A recent order for Internet broadband service providers adopted in February by the U.S. Federal Communications Commission may have large scale implications not only from a data management position, but also from a network security standpoint. At the very least, ruling may offset potential overhead cost escalations that the alternative may have caused for many U.S. businesses.
In short, February’s ruling is intended to ensure that networks are fast, fair and open. They prohibit carriers from blocking or grooming traffic on their networks based on content or the content provider, while at the same time allowing legitimate network management.
One of the argument carriers have used on opposing such a ruling is that classifying and limiting traffic for some applications, such as those classified as bandwidth intensive, is necessary for proper network management. Bandwidth intensive applications are commonly streaming media applications and services.
On the data management side, the new FCC rules will put a premium on the ability of carriers to understand their traffic and manage their networks without crossing the boundaries established by regulators. This will include the need to manage and optimize network traffic flows.
Additionally, carriers must also effectively use customer usage data generated by these traffic flows to ensure they retain a competitive advantage. Despite the fact that the Federal courts have twice ruled that FCC did not have authority to regulate broadband services under this classification, the new ruling could cause significant changes since broadband network services have effectively been reclassified as telecommunications services.
This opens the authority for the commission to fully regulate broadband companies. This regulation could include cybersecurity regulations centered on processes and procedures that help improve the monitoring, detection and remediation of potential network breaches.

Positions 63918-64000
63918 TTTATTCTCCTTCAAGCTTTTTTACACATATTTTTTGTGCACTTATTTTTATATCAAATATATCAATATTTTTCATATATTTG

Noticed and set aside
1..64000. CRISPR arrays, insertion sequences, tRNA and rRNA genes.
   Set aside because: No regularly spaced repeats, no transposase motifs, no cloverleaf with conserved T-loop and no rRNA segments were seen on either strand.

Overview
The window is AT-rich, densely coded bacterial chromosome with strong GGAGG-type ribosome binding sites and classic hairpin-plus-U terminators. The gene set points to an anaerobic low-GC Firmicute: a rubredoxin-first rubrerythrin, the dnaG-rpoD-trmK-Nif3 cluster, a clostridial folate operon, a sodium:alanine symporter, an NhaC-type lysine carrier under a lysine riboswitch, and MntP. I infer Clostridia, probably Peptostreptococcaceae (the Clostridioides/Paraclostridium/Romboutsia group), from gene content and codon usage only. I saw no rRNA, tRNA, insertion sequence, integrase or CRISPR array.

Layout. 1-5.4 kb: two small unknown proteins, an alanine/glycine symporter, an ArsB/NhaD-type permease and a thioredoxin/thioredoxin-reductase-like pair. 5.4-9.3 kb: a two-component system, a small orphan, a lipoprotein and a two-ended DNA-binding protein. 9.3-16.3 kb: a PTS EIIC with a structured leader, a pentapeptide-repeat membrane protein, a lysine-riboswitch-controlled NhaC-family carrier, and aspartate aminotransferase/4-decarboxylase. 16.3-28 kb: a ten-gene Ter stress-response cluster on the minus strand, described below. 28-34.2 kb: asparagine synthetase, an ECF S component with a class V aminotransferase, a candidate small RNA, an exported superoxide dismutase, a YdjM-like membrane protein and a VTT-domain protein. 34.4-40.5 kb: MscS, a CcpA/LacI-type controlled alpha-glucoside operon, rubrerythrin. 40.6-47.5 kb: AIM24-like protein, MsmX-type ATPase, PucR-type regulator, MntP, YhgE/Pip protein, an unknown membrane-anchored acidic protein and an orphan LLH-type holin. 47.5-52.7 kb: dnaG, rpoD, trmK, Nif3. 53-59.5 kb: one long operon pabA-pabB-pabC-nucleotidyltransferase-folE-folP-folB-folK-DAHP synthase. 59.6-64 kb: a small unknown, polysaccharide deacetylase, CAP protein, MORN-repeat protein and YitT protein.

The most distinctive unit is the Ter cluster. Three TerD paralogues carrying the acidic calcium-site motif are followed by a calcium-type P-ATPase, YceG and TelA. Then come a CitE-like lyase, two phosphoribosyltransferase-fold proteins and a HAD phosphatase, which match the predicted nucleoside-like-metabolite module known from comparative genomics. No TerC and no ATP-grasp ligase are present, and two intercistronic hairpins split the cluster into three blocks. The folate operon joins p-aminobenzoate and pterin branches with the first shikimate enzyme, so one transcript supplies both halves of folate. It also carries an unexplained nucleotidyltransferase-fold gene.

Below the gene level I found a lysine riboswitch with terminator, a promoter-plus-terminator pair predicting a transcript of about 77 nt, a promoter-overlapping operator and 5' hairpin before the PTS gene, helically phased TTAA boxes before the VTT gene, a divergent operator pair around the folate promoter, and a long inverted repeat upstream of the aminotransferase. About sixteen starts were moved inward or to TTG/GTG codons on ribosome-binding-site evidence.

Ultimately to the business and consumer, this regulation decreases the potential costs that the alternative could have amounted to. With this ruling, the end user gets to decide how to use the bandwidth he or she pays for. This is intended to foster the growth of new online content and services.
Importantly, the recent ruling on net neutrality provides significant impact on the typical offerings of domestic small businesses and U.S. universities. As organizations like Universities for example, move from less print and more interactive, digital, and personalization, the need for decent bandwidth increases significantly. This ruling ensures that domestic institutions like colleges, which are traditional bandwidth hogs, can continue to provide value to their students without adding costs associated with bandwidth speeds or volume.
This Blog was brought to you by Hypersocket Software and its CEO, Lee David Painter. With over 20 years of industry experience as a pioneer in IT Security, Lee developed the world’s first OpenSource browser-based SSL VPN (SSL-Explorer). Today, Lee runs Hypersocket Software, a leader in Password Self-Service solutions.